Improved discipline a long-standing aspiration for the GAA
As Tralee last weekend proved, Seán Ó Síocháin’s plea of 50 years ago is still relevant
One of several unseemly incidents between Kerry and Donegal players during last weekend’s clash at Austin Stack Park in Tralee. Photograph: Cathal Noonan/Inpho
George Santayana, the Spanish-American philosopher, coined a phrase that has tended both to overshadow his other writings and survive in a variety of paraphrasing that takes it out of its intended context.
“Those who cannot remember the past are condemned to repeat it,” is the original quotation from Reason and Common Sense, published in 1905.
This is a significant year for the GAA. On Thursday of this week the association will announce details of its plans for commemorating the centenary of the 1916 Rising.
Congress has already – finally – taken steps to address burnout and the plague of multi-eligibility. On a broader front, a committee is currently at work, intending through consultation to anticipate the challenges awaiting the organisation in 2034, its 150th anniversary.
Speaking to this newspaper shortly after the committee was appointed, its secretary Kevin Griffin outlined the remit: “The place of the GAA in Ireland with Irish people in an increasingly heterogeneous society: what is that place, in the parish, in rural and urban communities. These are big questions. Is the GAA prepared for the changes: is it just reacting to them or is it planning? Will it be fit for purpose farther down the line?
The deliberations will be interesting because there is a sense that the country is changing more radically than ever before.
GAA history however indicates that just because problems are identified doesn’t mean that they will be addressed.
This week has seen the 50th anniversary of the blowing up of Nelson’s Pillar in 1966. On Wednesday 9th March, as the citizenry came to terms with this, the annual report of the GAA’s general secretary Seán Ó Síocháin was released. Five decades on it still makes for interesting reading.
One passage that will appear strange to contemporary readers is the clearly stated distrust of “celebrity” within the games.
“The glamorising of certain key players, even though it is done with the best of intentions, creates a problem, as it tends to engender enmities and tensions among the less favoured players and thereby causes estrangements and deterioration in team spirit . . . anything that aims at setting particular players apart should be discouraged.”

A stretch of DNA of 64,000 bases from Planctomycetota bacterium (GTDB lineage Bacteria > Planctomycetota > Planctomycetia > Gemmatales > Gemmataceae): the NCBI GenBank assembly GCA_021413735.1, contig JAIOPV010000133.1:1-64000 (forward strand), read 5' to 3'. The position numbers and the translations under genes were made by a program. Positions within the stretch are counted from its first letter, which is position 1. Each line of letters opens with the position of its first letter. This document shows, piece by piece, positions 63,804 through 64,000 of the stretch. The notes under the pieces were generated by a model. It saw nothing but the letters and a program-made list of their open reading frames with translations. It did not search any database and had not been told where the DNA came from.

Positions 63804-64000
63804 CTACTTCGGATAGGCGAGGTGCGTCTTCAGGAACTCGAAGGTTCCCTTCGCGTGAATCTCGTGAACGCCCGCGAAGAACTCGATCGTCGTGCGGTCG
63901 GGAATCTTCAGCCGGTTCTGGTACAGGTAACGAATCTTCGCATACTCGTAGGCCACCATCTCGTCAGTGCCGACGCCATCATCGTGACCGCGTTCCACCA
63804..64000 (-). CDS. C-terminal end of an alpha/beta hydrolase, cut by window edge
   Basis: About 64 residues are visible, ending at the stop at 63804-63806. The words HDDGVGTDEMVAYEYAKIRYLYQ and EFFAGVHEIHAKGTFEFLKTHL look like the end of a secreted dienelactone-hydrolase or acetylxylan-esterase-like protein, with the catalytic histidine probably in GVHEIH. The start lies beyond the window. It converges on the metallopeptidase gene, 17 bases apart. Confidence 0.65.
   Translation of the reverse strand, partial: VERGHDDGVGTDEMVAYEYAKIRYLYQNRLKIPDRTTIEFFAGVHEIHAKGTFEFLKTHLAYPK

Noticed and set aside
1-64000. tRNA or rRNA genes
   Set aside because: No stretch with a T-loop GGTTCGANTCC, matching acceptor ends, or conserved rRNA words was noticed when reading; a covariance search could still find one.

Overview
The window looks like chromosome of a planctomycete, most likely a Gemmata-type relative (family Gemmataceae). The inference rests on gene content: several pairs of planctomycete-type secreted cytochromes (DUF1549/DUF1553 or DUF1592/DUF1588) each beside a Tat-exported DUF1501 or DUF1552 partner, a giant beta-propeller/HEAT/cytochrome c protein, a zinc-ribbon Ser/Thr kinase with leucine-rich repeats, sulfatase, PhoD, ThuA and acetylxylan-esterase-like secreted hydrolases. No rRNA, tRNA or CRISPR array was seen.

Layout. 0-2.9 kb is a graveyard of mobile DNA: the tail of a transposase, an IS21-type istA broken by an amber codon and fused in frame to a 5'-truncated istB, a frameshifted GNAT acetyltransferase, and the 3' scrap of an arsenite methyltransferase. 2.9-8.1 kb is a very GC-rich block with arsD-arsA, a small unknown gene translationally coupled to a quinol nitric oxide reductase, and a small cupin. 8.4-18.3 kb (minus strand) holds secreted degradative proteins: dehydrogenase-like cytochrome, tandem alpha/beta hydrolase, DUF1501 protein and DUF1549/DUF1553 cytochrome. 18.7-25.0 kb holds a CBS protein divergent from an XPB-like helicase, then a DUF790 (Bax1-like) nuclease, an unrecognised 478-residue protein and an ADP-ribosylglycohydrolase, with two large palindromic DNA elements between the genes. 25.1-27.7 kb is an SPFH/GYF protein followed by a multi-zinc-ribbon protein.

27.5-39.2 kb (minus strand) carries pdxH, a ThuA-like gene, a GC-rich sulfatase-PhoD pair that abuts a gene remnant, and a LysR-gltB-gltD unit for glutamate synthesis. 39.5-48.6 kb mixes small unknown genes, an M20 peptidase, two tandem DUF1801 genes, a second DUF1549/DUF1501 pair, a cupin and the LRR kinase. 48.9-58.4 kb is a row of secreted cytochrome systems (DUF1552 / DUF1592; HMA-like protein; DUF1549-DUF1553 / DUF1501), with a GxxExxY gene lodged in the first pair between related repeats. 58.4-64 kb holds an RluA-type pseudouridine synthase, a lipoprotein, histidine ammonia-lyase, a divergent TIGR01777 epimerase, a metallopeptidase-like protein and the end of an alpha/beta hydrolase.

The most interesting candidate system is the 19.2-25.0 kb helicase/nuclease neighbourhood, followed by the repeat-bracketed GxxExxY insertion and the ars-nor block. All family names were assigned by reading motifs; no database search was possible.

The late Paddy Downey, formerly Gaelic Games correspondent in this newspaper, once recounted how when he met with Ó Síocháin five years later in 1971 to discuss the possibility of an official All Stars scheme, the latter was not immediately all that convinced by the merits of the idea. Reading the above perhaps indicates why.
In the 1966 report, Ó Síocháin suggested that the anniversary of the Easter Rising could be marked by the GAA rededicating itself to discipline and the values of sportsmanship. The anniversary, he hoped, would result in a resurgence in national thought and action, which would also impact on the GAA.
“It must be conceded that our games have not been utilised to their full potential in character building and instilling a proper spirit of sportsmanship, since . . incidents have resulted in some of our games falling far short of the standards we ourselves have set.
“Nineteen sixty six should therefore, be the year in which we reaffirm, in accord with the letter and spirit of the rules of the Official Guide, our standards of approach generally to the games and our standards of conduct when playing them.
“It must the personal responsibility of every official commencing with the man who organises a juvenile team, to emphasise the vital importance of sportsmanship at all times and the absolute necessity, as a disciplinary measure in character building, of obeying the referee . . . .”
We know how that worked out.
Last Sunday at half-time referee Eddie Kinsella had to reprimand both Kerry and Donegal for their behaviour in the first half of an ill-tempered league match in Tralee, the latest in the dismal catalogue of such events that have showed little sign of taking on board Ó Síocháin’s plea – or the many echoing ones of his successors – for better discipline.
“It must be the personal responsibility of every player to regulate his performance in accord with the letter as well as the spirit of the rules and it must be his personal responsibility, as a Christian, to respect his opponent as a fellow human being and to refrain from any deliberate act, which could injure that opponent or lower his own dignity.
“It must be restated that ‘playing the game’ is far more important than winning it. In this, there is a challenge to be met – a challenge worthy of the status and dignity of the Association. Somewhere, somehow a new beginning must be made and I know of no better way to launch a crusade that will redound to the credit of the association and certainly there is no better time.”
What is particularly interesting about this report is the manner in which it wants to encourage an attitude of trying to do better and improving standards of behaviour as an appropriate way of commemorating the Rising. Fifty years on and there would still be few better ways of commemorating the centenary.